Suncoast ENT Surgical Specialists

Spring Hill: 352-688-0800

Trinity: 352-593-3277

Cyst and Mass Removal in Tampa & Spring Hill, FL

Generally referred to as lumps, a number of irregular masses may proliferate in the head and neck area of the human body. For complex reasons, these tumors and irregular growths may be cancerous. At Suncoast ENT Surgical Specialists, our board-certified Otolaryngologist/Head and Neck Surgeons are leading experts in cyst and mass removal in the Tampa, Spring Hill and surrounding areas in Florida.

What Causes Head and Neck Masses?

Global health experts have determined numerous direct causes of masses, growths, tumors and cysts of the head and neck:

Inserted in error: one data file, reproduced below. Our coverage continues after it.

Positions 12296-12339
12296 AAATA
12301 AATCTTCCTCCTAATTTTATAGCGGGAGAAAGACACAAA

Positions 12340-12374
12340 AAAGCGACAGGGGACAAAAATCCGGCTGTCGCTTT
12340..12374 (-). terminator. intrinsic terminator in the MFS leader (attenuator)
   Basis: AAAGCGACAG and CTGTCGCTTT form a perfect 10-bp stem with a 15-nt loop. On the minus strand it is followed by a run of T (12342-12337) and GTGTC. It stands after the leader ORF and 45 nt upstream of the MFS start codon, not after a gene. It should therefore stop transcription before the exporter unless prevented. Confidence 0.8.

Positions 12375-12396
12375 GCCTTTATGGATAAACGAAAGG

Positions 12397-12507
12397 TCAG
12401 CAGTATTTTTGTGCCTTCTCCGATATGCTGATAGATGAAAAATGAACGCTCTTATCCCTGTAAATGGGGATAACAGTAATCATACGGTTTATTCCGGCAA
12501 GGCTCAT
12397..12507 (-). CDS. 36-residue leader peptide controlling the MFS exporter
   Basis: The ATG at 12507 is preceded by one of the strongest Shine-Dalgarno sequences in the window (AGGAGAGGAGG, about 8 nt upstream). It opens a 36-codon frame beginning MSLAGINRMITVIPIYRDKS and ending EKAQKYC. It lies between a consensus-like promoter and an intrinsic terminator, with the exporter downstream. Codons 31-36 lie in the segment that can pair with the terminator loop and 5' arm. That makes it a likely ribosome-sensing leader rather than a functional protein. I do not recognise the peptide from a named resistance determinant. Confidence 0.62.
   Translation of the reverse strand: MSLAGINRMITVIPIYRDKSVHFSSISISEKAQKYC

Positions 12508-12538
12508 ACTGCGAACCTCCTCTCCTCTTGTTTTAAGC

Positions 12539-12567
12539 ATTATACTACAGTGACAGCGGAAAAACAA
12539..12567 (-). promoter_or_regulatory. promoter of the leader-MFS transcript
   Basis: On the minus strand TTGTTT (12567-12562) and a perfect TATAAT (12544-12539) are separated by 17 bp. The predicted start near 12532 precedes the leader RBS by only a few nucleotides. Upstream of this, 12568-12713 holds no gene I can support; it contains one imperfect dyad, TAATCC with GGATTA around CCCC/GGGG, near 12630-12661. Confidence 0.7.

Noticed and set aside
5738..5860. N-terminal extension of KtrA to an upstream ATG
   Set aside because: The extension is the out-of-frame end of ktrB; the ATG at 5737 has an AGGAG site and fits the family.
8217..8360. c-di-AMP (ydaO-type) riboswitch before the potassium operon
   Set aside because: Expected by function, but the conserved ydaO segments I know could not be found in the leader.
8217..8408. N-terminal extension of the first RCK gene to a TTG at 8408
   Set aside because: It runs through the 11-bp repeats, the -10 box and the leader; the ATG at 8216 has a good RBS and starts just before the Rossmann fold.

• Benign lesions: Benign growths are irregular growths that are determined to be non-cancerous. As such, benign lesions do not spread to neighboring body tissue. Despite the connotation of this designation, many sufferers sustain damage to their nerves in the head and neck area from aggressive benign tumors. Some irregular non-cancerous growths, such as cysts, thyroid masses, salivary gland tumorous growths, vascular masses and other non-metastasizing irregular growths can exert substantial damage to the area and must be surgically removed.
  • Lymph node damage: The enlargement of the lymph nodes is often the first sign of internal destruction caused by powerful infections. Irregular tumors and growths can trigger the body’s immune system to react, overloading and swelling the nearby lymph nodes in the head and neck area to create non-metastasizing growths and masses.
  • Cancer: Cancerous growths are classified by an insistent colonization of neighboring body tissue.

Two Different Kinds of Cancerous Growths on the Head and Neck